With Fowl Manor in sight Angeline returned to wringing her hands in anxious impatience. With each new sight she felt her stomach drop just a little more. Smoking antennas. Swaths of upturned earth. A faint green mist that clung to the fields. Something had definitely happened here – something magical. Wherever there was magic, there were fairies – and where there were fairies, her son was not far behind.

She willed the plane to descend faster, willed everything to be okay. Bruised, battered, and broken, maybe, but okay. She found herself praying. Praying to what, or to whom, she didn't know – God, gods, the universe – but praying with all her might that she would find everyone alive and unharmed.

The plane touched down just a touch violently. Clearly Artemis, Sr. felt similarly to his wife. Neither of the plane's occupants really felt the jolt as he engaged the brakes, causing the aircraft to pitch dangerously towards the ground.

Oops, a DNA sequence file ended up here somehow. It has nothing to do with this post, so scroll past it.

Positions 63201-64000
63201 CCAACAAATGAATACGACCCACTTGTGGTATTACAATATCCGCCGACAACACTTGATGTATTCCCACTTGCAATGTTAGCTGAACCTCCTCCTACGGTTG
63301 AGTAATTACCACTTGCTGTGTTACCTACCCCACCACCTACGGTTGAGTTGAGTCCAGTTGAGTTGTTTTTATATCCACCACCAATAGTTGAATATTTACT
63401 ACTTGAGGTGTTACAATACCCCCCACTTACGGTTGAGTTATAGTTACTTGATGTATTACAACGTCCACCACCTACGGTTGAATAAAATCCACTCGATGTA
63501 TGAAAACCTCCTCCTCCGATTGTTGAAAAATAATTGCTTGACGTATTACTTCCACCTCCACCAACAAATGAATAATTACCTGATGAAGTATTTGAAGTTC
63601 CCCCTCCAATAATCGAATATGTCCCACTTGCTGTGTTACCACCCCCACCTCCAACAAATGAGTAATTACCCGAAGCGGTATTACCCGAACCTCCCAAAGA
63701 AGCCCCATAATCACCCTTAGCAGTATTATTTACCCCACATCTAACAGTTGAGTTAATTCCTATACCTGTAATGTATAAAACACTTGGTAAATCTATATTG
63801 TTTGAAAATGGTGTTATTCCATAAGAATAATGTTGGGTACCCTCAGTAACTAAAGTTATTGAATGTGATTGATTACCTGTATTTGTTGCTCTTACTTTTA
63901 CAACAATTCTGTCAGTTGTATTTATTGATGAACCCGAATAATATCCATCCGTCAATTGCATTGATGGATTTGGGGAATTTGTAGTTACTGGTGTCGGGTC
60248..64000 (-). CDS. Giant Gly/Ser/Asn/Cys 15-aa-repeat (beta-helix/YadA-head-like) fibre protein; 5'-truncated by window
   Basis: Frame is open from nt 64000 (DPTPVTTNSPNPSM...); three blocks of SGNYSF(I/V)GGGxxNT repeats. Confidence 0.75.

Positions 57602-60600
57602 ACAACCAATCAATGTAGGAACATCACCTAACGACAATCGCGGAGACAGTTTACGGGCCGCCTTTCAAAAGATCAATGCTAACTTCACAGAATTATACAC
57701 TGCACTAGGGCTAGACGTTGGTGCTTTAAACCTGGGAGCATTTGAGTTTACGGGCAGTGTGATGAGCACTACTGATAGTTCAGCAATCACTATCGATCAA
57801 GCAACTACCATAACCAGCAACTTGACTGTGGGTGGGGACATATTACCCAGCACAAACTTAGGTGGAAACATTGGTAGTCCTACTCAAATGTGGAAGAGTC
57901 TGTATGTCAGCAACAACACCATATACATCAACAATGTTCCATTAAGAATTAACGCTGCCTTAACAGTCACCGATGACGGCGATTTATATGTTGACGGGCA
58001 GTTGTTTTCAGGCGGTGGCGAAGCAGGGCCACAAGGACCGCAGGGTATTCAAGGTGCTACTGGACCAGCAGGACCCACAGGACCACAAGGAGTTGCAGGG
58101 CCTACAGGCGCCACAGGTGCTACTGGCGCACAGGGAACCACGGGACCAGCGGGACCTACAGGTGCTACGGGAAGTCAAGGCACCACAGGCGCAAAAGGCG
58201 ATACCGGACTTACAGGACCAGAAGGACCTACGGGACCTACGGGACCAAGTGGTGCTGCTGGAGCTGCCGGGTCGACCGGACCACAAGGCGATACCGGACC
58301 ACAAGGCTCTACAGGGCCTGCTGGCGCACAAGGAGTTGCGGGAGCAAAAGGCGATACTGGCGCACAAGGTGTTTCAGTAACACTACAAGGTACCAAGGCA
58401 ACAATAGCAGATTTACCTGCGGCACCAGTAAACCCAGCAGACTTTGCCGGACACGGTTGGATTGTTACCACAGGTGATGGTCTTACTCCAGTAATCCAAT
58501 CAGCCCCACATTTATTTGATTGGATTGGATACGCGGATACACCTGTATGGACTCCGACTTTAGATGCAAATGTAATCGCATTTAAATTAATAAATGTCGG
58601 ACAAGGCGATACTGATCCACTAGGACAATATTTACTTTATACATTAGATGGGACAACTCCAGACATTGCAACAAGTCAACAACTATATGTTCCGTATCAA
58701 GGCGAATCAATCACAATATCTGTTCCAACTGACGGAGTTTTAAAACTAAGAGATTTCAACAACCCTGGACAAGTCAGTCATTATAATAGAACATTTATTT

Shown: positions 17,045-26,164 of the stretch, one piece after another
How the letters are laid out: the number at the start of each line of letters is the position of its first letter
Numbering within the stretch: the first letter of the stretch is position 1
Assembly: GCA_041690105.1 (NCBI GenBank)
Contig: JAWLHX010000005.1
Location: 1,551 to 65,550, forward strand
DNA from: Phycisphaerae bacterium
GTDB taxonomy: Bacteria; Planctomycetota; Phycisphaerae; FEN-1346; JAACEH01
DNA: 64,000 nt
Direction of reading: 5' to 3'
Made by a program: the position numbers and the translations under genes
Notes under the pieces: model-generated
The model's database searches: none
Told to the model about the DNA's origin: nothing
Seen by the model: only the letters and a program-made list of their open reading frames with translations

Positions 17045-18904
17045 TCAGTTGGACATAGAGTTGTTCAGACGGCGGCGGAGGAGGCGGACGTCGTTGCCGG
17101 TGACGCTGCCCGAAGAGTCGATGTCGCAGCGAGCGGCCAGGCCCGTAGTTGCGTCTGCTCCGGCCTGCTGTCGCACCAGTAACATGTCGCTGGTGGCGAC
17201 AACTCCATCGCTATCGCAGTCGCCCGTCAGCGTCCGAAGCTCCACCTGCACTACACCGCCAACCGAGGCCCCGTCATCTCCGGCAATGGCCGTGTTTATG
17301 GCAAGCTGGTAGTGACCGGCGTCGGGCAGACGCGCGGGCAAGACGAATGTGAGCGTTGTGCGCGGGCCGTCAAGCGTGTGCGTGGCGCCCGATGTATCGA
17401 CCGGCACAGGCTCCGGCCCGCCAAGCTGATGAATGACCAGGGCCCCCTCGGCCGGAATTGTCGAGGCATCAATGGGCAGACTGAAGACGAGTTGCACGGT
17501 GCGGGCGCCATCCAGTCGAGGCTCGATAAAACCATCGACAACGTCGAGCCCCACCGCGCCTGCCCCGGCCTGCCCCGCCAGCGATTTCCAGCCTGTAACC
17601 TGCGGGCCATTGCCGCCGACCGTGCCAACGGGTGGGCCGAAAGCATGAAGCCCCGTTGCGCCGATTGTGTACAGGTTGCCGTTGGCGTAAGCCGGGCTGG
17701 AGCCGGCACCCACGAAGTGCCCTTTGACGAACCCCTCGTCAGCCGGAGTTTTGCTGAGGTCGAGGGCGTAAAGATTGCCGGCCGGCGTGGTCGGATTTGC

They were out before the plane had fully stopped, running awkwardly to the manor's front doors. Evidently whatever had happened in London had also happened here; the security panel was smoking and the sprinkler system had left the entrance sopping wet, ruining two 15th-century masterpieces.

Not that it mattered to the two Fowls, who instantly split up to look for the house's residents.

"Boys! Artemis!" called Artemis, Sr., frantically running from room to room, hallway to hallway. He was dimly aware of his wife mirroring his actions in a distant part of the house, barely registering the cracks in her voice.

"Butler! Juliet!" Not in the kitchen. Not in his study. Not in his son's study. Not in the bedrooms. Oh, where could they be? The manor was enormous – Artemis cursed himself and his ancestors. A big house and lots of land certainly made it more difficult to find anyone when electronic communication was not an option. Artemis could feel the panic creeping into the edges of his mind. He willed it away, struggling to keep his composure. There would be time for panic and emotional breakdowns later. Right now he had to find his family.